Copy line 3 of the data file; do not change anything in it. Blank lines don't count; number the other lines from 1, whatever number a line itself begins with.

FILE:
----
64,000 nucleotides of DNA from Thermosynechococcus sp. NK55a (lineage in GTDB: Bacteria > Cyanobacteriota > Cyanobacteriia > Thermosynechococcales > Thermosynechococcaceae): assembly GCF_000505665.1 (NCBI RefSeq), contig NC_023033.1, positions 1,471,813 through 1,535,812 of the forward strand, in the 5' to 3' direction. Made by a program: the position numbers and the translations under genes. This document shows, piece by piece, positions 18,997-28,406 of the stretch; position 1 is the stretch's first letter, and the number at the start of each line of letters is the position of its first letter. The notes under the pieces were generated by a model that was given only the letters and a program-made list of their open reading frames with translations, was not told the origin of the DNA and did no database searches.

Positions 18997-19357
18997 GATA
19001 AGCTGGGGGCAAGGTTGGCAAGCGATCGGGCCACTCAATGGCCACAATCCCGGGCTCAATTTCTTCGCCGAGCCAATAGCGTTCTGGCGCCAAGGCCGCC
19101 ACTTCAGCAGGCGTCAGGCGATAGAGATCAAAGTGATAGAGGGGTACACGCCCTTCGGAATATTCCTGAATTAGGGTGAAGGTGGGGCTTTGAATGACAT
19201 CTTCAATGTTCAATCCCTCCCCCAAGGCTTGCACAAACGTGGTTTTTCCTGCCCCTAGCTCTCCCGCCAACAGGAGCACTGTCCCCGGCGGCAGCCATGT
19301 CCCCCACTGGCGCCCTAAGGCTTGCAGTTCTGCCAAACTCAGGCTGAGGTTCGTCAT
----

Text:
18997 GATA